The agricultural and natural resources industries are no stranger to crises, particularly, large-scale crises such as the Deepwater Horizon (DWH) oil spill in 2010. Crises have an impact on how consumers view a product, and ultimately, can impact their decisions to buy or not buy products from an industry that has experienced a crisis. This qualitative study sought to evaluate consumer perceptions of Gulf seafood after the DWH oil spill, and explored the influence of schema and cognitive dissonance on consumers’ intent to consume or purchase Gulf seafood after the DWH oil spill. Focus group discussion with seafood consumers revealed participants had a pre-existing schema associated with local seafood, seafood origin, health benefits of seafood, and the safety of seafood. Dissonance was observed when participants balanced their pre-existing schemas with knowledge of the DWH oil spill as the participants discussed buying seafood, not buying seafood, and buying seafood with fear. From the findings of this study, researchers and communicators may have a better understanding of the decision-making process associated with buying a product after a crisis. Recommendations were made for agricultural communicators to develop personal messages and stories to help consumers overcome any remaining fear or dissonance associated with Gulf seafood.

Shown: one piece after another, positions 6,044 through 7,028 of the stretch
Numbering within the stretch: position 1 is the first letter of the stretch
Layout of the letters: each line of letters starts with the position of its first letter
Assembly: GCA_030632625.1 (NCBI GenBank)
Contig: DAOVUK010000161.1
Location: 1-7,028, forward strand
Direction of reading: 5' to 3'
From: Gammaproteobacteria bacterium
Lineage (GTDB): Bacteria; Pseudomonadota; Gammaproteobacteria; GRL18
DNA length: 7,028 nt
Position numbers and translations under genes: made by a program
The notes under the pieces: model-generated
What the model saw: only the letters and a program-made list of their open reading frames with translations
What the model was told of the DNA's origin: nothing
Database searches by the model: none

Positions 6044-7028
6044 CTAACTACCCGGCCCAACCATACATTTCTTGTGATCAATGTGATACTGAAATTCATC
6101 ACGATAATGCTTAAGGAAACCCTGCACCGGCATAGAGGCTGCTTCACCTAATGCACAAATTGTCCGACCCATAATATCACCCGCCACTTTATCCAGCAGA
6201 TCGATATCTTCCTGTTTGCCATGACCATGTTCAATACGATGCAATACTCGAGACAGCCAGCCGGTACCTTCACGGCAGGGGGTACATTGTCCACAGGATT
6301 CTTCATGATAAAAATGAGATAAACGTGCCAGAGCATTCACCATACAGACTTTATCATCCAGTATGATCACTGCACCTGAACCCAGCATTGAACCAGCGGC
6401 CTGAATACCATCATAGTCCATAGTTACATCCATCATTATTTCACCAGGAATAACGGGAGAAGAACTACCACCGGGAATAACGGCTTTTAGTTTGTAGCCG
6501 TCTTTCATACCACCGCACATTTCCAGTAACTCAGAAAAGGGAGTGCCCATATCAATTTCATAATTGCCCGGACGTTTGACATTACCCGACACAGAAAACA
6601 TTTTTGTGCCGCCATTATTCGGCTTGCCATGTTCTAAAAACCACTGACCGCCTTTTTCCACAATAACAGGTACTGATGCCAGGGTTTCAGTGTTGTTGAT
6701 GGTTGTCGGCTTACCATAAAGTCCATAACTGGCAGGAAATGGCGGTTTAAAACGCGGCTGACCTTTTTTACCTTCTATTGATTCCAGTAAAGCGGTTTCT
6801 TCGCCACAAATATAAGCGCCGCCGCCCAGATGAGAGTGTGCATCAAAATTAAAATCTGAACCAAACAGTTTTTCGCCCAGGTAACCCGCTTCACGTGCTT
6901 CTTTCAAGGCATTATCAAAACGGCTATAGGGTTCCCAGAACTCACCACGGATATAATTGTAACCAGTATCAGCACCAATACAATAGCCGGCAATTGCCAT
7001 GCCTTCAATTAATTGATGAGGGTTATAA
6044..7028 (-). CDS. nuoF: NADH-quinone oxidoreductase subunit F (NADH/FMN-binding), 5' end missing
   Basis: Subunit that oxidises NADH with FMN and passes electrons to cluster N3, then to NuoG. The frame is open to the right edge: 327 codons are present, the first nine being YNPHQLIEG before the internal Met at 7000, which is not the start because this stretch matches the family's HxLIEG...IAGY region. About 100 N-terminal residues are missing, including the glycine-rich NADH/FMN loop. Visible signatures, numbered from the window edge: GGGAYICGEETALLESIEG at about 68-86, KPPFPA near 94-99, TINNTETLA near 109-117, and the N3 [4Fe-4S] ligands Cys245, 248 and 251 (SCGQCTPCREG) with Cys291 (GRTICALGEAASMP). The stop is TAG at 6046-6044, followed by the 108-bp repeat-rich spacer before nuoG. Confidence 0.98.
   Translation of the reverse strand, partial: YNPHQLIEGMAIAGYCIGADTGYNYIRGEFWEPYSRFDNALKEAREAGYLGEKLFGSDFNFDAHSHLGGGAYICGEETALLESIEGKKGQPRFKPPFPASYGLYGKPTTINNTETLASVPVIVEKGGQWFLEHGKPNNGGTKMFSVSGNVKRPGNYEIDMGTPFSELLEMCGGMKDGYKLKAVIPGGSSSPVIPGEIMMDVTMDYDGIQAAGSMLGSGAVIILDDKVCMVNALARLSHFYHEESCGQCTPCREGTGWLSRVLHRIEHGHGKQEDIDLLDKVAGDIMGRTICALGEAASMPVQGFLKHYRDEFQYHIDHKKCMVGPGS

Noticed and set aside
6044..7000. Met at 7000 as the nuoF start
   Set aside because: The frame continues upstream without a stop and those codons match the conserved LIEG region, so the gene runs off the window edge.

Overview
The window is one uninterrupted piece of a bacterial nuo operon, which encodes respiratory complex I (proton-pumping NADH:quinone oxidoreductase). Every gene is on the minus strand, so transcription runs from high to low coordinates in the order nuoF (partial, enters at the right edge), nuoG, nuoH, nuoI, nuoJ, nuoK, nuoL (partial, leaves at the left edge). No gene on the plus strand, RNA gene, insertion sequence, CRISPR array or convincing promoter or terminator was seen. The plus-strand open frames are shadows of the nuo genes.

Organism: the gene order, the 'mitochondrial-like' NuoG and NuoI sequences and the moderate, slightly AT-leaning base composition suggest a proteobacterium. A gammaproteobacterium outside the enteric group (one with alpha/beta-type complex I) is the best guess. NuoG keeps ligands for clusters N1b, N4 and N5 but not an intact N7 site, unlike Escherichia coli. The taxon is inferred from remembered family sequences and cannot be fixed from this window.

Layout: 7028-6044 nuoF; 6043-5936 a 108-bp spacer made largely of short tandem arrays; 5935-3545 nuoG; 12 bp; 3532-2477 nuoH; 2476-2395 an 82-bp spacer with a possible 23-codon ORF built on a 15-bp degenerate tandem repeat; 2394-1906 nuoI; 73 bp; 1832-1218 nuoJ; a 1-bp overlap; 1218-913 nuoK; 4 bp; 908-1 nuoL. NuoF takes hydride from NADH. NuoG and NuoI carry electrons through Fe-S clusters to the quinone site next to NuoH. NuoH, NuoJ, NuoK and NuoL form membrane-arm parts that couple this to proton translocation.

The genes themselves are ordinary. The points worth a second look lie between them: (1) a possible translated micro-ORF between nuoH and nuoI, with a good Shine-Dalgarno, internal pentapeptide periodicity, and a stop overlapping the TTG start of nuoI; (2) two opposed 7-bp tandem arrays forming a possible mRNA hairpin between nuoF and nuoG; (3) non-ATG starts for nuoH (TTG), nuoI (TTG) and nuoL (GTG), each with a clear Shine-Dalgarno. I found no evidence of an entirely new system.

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Creative Commons Attribution-Noncommercial-Share Alike 3.0 License
This work is licensed under a Creative Commons Attribution-Noncommercial-Share Alike 3.0 License.